Today, nearly fifty years later, the story brings us to another musician. His name is Noah Lennox whose solo side project apart from Animal Collective, is known as Panda Bear. Aside from finding his music fiercely innovative and capable to transform the universe within and around me—not an easy feat—I also find him reminiscent of the great Brian Wilson. Often, we are left to wonder what music might have sounded like if Brian Wilson was not forced to exit it so long ago. Upon hearing Noah Lennox, aka Panda Bear, the thought invites further pondering. What may be the similarity between such greatness? Speculatively, it could be just the angelic voice. Yet upon closer listen, a certain strange element becomes not only more discernible but, thankfully, almost inescapable. That’s when you may realize the same achingly beautiful longing that is not only a trademark, but a bridge between time connecting both artists.

Bowie Pulls a Salinger, aka, Disappearing Act Under Our Very Eyes

Planet Earth is bluer— these days— and there’s nothing I can do, with Bowie nowhere to be seen. How did this all happen? Following his onstage heart attack during his 2004 Reality Tour in Germany, the Thin White Duke has made but a scant, highly select handful of appearances. A solid decade later, a whole wide world is realizing, in an inconsolably sobering way, that he’s pulled a J.D. Salinger. I ask myself, why does this keep happening with my truest of heroes?

Didn’t Bowie appear on a collective radar with “Space Oddity? And didn’t Salinger register most—particularly amongst the bookburners—with the iconic Catcher In The Rye? Sadly, didn’t the protagonist of either inescapably embraced phenomenon distinctly forewarn of this tendency—to pull their own plugs on society— within their own storyline? I’ve had to often explain that astronaut Major Tom chooses not to come back to Earth. What in the world does that mean? Well, it means, specifically, that he’s chosen to spin off into oblivion in his tin can. And whatever else could that mean but suicide amongst the stars? The unsettling image also conjures scenes of the film, My Life As A Dog, as its 12 year old protagonist admits that his life may be rough, but not nearly as horrible as the Russian cosmonaut dog, Laika, who was sent spinning into space without a return clause.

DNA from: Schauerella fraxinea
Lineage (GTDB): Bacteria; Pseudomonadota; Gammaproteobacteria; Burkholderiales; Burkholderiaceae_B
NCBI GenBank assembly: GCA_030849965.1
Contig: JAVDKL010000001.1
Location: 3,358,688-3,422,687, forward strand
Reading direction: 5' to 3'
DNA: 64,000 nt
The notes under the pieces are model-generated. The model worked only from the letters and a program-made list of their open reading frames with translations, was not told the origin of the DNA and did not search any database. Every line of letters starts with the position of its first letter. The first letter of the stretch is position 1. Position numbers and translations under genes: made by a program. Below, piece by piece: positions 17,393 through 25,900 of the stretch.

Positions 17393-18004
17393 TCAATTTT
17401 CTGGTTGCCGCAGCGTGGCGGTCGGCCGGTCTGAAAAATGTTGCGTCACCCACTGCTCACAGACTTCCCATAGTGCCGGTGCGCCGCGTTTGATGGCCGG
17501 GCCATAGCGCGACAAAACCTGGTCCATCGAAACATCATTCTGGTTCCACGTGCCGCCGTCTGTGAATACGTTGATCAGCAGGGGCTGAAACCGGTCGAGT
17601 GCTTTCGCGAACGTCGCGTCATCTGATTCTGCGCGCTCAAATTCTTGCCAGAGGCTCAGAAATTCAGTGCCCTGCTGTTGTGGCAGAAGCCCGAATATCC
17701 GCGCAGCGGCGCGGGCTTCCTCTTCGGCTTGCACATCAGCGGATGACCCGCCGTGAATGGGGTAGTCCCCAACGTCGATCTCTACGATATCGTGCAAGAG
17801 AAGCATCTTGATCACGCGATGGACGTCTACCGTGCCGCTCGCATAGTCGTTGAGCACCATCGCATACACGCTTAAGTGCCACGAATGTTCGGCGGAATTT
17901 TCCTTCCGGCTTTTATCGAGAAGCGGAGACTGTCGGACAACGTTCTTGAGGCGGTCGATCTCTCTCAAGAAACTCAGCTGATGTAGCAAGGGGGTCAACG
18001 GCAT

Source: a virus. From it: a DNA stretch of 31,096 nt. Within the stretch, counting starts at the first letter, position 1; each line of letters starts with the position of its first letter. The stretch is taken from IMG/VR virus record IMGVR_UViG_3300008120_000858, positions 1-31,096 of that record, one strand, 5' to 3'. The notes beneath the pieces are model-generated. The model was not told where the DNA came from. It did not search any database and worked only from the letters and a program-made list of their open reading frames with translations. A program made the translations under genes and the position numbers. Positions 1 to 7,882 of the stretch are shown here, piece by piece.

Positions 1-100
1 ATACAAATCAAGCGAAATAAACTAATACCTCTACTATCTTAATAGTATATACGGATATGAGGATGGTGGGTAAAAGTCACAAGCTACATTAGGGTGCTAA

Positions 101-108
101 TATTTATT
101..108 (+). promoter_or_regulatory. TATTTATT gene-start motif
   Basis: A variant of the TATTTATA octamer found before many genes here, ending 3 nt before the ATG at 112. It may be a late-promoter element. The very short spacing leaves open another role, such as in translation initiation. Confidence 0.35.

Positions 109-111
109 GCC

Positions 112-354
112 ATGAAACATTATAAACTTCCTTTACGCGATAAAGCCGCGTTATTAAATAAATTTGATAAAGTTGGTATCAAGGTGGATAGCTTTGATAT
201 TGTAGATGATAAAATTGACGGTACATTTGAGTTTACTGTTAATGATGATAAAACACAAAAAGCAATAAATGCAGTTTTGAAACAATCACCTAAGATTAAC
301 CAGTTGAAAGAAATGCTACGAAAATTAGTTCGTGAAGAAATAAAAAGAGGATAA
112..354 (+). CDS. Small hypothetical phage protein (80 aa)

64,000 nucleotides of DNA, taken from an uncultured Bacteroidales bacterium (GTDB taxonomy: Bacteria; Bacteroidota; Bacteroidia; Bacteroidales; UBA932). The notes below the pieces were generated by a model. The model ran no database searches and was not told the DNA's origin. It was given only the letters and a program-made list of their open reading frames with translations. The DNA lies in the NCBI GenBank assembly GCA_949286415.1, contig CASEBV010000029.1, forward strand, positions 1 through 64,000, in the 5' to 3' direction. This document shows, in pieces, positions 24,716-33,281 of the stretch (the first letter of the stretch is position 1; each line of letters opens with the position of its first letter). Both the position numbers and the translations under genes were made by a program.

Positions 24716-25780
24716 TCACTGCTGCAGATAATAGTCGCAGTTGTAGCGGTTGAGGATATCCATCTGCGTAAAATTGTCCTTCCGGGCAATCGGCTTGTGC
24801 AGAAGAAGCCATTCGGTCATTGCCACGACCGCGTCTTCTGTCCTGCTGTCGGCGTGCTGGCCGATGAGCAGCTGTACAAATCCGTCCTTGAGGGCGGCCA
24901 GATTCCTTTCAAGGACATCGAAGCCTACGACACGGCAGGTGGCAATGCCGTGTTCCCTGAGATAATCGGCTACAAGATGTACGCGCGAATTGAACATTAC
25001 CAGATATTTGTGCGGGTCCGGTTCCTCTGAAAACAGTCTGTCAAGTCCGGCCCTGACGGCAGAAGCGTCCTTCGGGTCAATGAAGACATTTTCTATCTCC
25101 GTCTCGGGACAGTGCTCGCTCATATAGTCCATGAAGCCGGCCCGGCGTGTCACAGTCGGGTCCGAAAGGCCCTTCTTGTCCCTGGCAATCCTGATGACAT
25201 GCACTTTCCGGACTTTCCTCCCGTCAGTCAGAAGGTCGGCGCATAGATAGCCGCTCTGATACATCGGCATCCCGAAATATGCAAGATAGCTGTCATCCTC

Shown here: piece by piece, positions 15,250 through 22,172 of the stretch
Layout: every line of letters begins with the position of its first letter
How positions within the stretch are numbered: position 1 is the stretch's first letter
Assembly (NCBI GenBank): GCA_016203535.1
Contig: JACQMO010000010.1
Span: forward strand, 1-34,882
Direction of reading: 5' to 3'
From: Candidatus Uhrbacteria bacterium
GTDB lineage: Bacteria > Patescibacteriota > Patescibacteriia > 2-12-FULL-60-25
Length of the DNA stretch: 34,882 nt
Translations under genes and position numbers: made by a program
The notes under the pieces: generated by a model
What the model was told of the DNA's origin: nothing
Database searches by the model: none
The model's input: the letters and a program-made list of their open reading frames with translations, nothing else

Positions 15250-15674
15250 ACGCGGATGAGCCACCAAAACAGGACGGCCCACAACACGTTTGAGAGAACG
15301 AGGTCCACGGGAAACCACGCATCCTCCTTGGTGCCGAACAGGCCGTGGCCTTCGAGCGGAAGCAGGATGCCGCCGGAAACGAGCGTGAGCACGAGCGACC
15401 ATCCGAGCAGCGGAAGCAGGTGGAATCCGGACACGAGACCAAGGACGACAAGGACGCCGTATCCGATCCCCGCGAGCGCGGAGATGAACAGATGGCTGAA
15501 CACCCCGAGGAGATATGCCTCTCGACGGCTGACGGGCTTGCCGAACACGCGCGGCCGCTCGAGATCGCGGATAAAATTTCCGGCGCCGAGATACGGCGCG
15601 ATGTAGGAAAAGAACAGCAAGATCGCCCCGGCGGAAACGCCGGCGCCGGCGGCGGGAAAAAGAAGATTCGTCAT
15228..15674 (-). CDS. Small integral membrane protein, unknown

Alas, Holden Caufield, similarly and distinctly, describes wanting to go and live in a cabin in the woods. And so, his creator, did just that. For decades, I recall journalists’ plaintive cries that decreed landing a Salinger interview would be as newsworthy as establishing the existence of life on Mars. A Salinger interview was, arguably, the most sought-after coup on the planet, yet nobody was able to pull it off. There was the expose’ by Joyce Maynard, a young writer that admits to having shared his cabin in the woods in Cornish, New Hampshire, but I won’t go into the incendiary controversy that ensued, nor the chastising and blackballing that was unleashed upon her by the literary community as it struck out with vehemence in deference of Salinger’s reclusive integrity.

Both Bowie and Salinger, strangely, might have wanted to metaphorically go to Lhasa, so to speak. Stranger yet, there is anecdotal evidence that may hint that this hyperbole might not have been strictly metaphorical as these controversial and profoundly influential artists shared a definitive quest for Buddhist tenets inclusive of daily rituals of the most esoteric transcendental arts . That too, I sadly shared-in without fulfillment, ad infinitum. Last year, Bowie did produce an album that I’ve yet to fully explore. Don’t ask me why, for the answer may be as devastating as finding out, as a ten year old, that Tibet was under Chinese occupation and nobody could either get in nor out of it.